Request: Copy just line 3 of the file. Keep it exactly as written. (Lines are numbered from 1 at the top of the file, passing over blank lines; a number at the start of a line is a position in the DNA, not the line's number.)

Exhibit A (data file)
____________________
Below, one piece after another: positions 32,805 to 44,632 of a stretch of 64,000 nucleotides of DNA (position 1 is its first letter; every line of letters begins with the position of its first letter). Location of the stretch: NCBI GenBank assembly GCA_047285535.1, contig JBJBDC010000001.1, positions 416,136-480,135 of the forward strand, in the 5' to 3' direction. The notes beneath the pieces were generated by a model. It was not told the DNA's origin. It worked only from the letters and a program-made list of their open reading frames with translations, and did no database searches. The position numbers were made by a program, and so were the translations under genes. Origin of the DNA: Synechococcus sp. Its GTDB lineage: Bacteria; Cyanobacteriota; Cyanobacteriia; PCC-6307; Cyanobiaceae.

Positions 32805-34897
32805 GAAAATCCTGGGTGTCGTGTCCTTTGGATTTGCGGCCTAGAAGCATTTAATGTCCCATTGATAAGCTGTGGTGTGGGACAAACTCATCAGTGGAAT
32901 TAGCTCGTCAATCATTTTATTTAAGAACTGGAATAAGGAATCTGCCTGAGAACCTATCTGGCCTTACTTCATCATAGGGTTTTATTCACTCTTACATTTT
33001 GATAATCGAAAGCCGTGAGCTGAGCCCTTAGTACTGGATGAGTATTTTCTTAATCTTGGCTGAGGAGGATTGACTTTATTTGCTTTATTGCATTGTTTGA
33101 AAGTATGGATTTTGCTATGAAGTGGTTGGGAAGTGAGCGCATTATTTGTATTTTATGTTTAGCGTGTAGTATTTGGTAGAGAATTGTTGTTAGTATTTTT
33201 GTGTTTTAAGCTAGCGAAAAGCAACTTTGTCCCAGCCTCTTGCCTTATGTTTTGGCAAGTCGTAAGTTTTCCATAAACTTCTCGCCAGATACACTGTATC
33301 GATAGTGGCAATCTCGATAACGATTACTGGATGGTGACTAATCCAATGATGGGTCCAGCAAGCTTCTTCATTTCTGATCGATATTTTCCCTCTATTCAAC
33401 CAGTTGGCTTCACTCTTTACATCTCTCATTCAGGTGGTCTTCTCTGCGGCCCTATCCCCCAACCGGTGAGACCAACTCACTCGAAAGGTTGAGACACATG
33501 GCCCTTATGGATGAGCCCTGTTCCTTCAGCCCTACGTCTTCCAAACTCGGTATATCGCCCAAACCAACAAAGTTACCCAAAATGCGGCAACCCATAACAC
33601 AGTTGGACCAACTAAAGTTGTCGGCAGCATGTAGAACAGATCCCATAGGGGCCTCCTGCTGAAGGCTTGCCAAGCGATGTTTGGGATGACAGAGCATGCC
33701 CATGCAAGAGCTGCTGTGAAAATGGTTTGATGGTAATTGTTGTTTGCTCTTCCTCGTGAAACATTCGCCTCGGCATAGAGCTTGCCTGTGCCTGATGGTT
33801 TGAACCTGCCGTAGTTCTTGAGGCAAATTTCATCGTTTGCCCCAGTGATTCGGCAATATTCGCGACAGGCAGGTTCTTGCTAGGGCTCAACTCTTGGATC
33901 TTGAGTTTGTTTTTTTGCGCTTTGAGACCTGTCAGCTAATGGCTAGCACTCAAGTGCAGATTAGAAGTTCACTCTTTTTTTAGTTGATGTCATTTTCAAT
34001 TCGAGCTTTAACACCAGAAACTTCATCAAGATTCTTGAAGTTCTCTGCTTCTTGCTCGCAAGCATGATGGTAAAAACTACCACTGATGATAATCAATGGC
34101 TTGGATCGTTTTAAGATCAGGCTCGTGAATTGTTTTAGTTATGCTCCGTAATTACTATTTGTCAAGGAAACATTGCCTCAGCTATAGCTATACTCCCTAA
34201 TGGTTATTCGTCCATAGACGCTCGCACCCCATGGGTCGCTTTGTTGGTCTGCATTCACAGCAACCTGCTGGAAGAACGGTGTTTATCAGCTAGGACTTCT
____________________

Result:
32805 GAAAATCCTGGGTGTCGTGTCCTTTGGATTTGCGGCCTAGAAGCATTTAATGTCCCATTGATAAGCTGTGGTGTGGGACAAACTCATCAGTGGAAT